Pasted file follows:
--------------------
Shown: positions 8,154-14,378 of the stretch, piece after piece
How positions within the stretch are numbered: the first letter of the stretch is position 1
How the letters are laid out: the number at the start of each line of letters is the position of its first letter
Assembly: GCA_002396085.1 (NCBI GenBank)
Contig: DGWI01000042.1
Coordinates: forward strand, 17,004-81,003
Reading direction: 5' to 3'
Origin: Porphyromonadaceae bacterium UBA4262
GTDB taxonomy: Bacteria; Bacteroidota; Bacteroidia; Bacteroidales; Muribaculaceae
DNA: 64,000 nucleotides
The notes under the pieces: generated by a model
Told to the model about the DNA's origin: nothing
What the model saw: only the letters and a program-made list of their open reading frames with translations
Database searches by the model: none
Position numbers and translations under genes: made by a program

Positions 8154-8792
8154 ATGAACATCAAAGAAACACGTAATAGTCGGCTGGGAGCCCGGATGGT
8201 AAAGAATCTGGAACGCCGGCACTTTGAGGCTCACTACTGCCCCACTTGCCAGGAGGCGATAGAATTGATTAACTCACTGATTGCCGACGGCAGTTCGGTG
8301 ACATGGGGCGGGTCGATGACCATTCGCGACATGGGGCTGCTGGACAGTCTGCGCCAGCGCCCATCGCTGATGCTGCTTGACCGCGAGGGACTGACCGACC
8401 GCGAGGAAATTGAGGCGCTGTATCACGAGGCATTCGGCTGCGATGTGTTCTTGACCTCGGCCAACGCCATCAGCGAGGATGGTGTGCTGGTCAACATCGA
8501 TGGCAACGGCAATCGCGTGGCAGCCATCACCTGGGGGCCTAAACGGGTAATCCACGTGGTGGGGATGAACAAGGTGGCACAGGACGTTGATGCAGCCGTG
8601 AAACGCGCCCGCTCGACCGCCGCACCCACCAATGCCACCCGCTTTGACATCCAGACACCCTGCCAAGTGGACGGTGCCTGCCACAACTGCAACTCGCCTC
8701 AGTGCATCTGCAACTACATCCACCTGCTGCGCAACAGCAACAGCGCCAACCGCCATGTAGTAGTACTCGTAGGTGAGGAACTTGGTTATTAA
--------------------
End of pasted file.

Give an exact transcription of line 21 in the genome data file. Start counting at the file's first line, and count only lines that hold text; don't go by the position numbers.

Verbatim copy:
8501 TGGCAACGGCAATCGCGTGGCAGCCATCACCTGGGGGCCTAAACGGGTAATCCACGTGGTGGGGATGAACAAGGTGGCACAGGACGTTGATGCAGCCGTG